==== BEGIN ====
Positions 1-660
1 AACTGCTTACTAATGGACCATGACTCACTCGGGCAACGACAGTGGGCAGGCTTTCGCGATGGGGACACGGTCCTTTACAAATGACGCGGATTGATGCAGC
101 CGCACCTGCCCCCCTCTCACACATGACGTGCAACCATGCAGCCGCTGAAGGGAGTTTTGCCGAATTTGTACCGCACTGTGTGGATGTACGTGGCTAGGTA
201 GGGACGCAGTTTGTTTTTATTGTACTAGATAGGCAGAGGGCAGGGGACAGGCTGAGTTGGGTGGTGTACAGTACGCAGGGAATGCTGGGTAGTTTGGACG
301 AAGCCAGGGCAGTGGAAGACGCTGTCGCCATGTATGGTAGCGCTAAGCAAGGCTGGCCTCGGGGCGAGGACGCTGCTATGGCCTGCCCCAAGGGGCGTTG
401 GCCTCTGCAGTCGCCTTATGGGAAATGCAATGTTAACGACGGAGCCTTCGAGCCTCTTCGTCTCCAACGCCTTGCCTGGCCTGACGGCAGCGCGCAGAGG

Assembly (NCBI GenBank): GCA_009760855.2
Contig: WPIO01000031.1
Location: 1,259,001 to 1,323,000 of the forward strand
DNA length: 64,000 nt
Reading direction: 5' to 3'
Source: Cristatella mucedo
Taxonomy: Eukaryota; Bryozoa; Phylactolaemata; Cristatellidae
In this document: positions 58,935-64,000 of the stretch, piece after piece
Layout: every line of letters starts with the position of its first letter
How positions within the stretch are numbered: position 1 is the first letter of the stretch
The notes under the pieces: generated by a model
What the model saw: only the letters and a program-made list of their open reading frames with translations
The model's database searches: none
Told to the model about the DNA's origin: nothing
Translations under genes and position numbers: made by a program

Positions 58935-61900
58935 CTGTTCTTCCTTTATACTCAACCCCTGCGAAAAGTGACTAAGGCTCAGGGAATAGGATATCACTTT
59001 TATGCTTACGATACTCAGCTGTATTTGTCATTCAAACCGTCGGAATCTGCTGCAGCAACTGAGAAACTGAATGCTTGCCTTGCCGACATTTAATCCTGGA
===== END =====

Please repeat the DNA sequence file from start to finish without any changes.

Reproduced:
Positions 1-660
1 AACTGCTTACTAATGGACCATGACTCACTCGGGCAACGACAGTGGGCAGGCTTTCGCGATGGGGACACGGTCCTTTACAAATGACGCGGATTGATGCAGC
101 CGCACCTGCCCCCCTCTCACACATGACGTGCAACCATGCAGCCGCTGAAGGGAGTTTTGCCGAATTTGTACCGCACTGTGTGGATGTACGTGGCTAGGTA
201 GGGACGCAGTTTGTTTTTATTGTACTAGATAGGCAGAGGGCAGGGGACAGGCTGAGTTGGGTGGTGTACAGTACGCAGGGAATGCTGGGTAGTTTGGACG
301 AAGCCAGGGCAGTGGAAGACGCTGTCGCCATGTATGGTAGCGCTAAGCAAGGCTGGCCTCGGGGCGAGGACGCTGCTATGGCCTGCCCCAAGGGGCGTTG
401 GCCTCTGCAGTCGCCTTATGGGAAATGCAATGTTAACGACGGAGCCTTCGAGCCTCTTCGTCTCCAACGCCTTGCCTGGCCTGACGGCAGCGCGCAGAGG

Assembly (NCBI GenBank): GCA_009760855.2
Contig: WPIO01000031.1
Location: 1,259,001 to 1,323,000 of the forward strand
DNA length: 64,000 nt
Reading direction: 5' to 3'
Source: Cristatella mucedo
Taxonomy: Eukaryota; Bryozoa; Phylactolaemata; Cristatellidae
In this document: positions 58,935-64,000 of the stretch, piece after piece
Layout: every line of letters starts with the position of its first letter
How positions within the stretch are numbered: position 1 is the first letter of the stretch
The notes under the pieces: generated by a model
What the model saw: only the letters and a program-made list of their open reading frames with translations
The model's database searches: none
Told to the model about the DNA's origin: nothing
Translations under genes and position numbers: made by a program

Positions 58935-61900
58935 CTGTTCTTCCTTTATACTCAACCCCTGCGAAAAGTGACTAAGGCTCAGGGAATAGGATATCACTTT
59001 TATGCTTACGATACTCAGCTGTATTTGTCATTCAAACCGTCGGAATCTGCTGCAGCAACTGAGAAACTGAATGCTTGCCTTGCCGACATTTAATCCTGGA